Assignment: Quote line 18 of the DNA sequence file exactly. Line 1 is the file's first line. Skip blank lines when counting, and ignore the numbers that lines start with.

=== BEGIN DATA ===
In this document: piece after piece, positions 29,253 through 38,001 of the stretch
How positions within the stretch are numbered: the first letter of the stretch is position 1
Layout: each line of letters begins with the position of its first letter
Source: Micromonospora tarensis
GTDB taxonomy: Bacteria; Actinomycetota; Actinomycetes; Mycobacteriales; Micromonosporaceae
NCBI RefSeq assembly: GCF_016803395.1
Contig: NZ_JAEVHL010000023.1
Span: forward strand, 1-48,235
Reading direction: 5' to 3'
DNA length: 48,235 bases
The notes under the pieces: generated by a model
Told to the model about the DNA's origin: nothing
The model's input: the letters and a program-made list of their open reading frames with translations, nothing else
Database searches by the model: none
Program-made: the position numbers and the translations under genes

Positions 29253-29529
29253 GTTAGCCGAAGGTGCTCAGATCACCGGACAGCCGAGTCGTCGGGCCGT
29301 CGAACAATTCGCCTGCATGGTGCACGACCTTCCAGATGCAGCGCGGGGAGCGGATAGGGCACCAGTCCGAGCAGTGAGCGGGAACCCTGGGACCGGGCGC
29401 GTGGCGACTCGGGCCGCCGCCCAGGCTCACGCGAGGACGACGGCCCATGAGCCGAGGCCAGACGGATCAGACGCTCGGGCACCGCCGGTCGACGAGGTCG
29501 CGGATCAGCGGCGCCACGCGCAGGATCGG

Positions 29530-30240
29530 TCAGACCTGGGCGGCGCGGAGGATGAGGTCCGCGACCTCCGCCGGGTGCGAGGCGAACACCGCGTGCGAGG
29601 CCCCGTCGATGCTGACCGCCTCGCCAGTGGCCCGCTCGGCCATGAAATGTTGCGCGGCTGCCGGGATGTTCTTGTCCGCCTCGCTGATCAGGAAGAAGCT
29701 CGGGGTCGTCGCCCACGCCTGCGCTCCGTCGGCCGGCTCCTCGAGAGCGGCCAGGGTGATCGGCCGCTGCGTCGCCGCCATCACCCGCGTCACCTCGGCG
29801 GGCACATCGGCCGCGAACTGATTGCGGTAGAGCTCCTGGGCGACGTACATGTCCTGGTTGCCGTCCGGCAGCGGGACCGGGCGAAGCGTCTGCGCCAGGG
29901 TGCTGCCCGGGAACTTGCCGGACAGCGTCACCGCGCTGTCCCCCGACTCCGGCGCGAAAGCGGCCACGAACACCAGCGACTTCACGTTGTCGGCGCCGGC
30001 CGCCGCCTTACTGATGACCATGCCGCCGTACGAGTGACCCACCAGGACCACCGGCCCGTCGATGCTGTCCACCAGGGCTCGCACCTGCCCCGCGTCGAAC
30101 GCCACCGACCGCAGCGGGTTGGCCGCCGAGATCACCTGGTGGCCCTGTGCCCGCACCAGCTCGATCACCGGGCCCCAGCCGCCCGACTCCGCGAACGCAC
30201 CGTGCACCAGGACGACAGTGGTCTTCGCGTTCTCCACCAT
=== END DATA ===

29301 CGAACAATTCGCCTGCATGGTGCACGACCTTCCAGATGCAGCGCGGGGAGCGGATAGGGCACCAGTCCGAGCAGTGAGCGGGAACCCTGGGACCGGGCGC